And, given the fact that Scott is the presumed front-runner and she didn’t lay a glove on him, he gets the decision on points. If he can rope-a-dope the entire campaign like this, his chances of winning increase.
At the first gubernatorial debate of the campaign last night, Phil Scott pulled a Dunne.
That is, he significantly changed a policy stance while passing it off as no big deal.
The subject was climate change. On many occasions, Scott has acknowledged climate change is real but declined to admit that human activity is responsible. Here he is, at a late-July forum on the Vermont economy in a time of climate change.
Yes, I do believe that climate change is real and it could be for many different reasons. …There are many who think it’s caused by human behavior. There are some who believe it’s due to climate change, uh, changing on a worldwide basis.
Maybe it’s because he’s gotten some pushback for taking a stance to the right of Bruce Lisman and Jim Douglas, who both acknowledge human impact. Maybe he’s repositioning himself for the general election. But he changed his tune substantially at last night’s forum.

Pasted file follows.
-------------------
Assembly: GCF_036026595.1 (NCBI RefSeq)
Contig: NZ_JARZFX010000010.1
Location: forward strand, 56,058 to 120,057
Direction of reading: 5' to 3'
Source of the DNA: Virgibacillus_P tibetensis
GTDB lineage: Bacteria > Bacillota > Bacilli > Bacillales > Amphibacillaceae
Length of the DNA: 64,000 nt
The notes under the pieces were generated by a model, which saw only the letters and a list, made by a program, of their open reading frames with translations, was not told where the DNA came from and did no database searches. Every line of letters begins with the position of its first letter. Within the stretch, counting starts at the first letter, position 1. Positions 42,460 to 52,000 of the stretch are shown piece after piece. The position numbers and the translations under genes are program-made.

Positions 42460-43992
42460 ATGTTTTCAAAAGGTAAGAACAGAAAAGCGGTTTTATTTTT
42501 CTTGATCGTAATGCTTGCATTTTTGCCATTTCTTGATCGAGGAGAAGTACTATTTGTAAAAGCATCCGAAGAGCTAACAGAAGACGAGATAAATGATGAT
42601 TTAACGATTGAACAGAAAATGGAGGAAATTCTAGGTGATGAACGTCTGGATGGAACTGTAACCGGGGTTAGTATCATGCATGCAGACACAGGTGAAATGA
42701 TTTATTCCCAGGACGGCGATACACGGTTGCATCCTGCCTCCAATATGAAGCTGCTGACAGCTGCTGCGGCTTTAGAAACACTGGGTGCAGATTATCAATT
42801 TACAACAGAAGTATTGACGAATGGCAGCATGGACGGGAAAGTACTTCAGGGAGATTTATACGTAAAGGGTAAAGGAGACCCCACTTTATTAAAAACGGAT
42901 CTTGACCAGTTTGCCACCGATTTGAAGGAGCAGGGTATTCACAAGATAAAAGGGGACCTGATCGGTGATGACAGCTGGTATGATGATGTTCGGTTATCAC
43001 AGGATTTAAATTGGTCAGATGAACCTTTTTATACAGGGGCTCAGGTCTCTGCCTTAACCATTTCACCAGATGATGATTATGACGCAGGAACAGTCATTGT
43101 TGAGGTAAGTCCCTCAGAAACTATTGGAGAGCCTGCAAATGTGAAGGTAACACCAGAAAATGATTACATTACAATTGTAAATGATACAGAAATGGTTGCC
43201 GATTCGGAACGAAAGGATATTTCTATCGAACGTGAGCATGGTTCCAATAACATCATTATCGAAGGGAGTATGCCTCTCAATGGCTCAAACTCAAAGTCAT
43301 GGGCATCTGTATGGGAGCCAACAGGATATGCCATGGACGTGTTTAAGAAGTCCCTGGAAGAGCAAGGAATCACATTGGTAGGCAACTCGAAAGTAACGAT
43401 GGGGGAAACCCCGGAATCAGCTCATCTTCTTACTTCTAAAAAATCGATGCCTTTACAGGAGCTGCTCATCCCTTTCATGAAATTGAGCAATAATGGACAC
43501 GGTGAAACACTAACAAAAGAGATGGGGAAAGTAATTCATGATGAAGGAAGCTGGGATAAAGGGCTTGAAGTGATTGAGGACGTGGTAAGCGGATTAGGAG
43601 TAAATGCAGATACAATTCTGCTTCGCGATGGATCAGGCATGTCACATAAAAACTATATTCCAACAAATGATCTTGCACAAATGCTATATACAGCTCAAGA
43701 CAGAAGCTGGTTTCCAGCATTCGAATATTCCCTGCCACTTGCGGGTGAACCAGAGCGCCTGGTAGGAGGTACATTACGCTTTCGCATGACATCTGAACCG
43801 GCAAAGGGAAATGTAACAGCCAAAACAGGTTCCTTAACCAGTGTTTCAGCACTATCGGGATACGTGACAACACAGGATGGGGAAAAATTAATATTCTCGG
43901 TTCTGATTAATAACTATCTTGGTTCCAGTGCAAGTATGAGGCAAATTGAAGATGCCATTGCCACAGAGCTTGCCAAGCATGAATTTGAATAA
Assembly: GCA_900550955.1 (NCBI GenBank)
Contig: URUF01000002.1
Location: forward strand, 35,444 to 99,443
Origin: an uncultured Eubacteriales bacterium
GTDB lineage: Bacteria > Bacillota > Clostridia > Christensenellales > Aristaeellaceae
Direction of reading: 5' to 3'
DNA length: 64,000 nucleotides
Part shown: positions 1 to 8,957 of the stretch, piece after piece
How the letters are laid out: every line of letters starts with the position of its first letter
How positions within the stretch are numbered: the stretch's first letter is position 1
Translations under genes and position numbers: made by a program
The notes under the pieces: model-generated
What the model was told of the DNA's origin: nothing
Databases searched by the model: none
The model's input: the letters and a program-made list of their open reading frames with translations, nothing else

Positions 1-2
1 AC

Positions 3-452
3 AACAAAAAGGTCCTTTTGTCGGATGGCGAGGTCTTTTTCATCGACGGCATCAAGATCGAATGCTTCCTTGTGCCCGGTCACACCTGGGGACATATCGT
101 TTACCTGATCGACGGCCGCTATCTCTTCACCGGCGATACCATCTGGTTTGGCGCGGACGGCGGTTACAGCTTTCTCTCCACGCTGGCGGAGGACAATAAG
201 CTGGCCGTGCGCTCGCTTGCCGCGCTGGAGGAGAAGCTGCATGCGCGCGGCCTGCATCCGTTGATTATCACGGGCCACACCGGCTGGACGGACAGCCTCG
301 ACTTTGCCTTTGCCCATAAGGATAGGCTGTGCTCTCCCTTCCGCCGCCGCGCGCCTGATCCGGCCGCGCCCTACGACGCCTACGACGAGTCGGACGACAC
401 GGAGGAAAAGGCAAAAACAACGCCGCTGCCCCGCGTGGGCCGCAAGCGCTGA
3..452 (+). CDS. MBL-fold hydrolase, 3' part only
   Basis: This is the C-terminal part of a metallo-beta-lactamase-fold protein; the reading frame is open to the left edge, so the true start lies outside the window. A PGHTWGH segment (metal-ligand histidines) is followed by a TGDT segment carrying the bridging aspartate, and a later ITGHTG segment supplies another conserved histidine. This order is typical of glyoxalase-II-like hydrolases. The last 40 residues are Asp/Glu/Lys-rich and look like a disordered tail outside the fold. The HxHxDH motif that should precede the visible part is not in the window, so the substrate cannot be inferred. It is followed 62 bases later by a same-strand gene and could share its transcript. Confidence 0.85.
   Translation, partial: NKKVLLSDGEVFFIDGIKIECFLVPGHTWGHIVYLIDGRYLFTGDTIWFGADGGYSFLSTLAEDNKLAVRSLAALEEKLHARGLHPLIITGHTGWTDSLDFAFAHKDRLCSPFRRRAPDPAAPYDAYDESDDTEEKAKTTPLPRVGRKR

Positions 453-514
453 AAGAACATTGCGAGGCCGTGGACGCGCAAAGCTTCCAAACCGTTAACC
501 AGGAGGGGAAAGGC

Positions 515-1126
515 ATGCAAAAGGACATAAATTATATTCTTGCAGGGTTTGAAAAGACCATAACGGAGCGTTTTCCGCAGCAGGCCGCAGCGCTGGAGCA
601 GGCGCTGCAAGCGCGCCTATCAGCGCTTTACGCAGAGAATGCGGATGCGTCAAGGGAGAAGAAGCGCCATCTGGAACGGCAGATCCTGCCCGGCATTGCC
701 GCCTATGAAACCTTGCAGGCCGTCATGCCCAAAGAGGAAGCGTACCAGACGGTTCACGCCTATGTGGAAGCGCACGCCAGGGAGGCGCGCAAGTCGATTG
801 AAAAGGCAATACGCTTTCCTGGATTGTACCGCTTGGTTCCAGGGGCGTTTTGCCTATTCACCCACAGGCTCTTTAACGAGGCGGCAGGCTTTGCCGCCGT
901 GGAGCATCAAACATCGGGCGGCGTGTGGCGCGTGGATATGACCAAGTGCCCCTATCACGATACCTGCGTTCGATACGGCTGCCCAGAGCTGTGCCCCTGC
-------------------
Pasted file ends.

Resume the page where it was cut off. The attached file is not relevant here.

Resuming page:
Sue Minter asked him why he was out of step with 97 percent of the scientific community in refusing to acknowledge human impact. He began his answer by saying “You’re getting confused.” He then clearly stated that “climate change is real and man-made,” and then added “I was acknowledging that there are many who don’t believe that.”
His approach is to evade areas of controversy and “focus on areas we can agree on.”
So, he believes that climate change is human-caused — but he doesn’t want to challenge those who don’t?
The new law is know as Act 86, and it requires the Vermont Department of Health to start public outreach within one hour of finding out about a bloom of blue-green algae, also known as cyanobacteria.
Great idea, right?
Here’s the problem: there’s no mechanism to conduct real-time tracking of algae blooms. The Legislature passed a shiny new PR-friendly law — “Look, we’re doing something to ensure your safety!” — but did nothing about turning its good intention into reality. The monitoring effort is entirely in the hands of volunteers, and there’s a huge amount of ground to cover.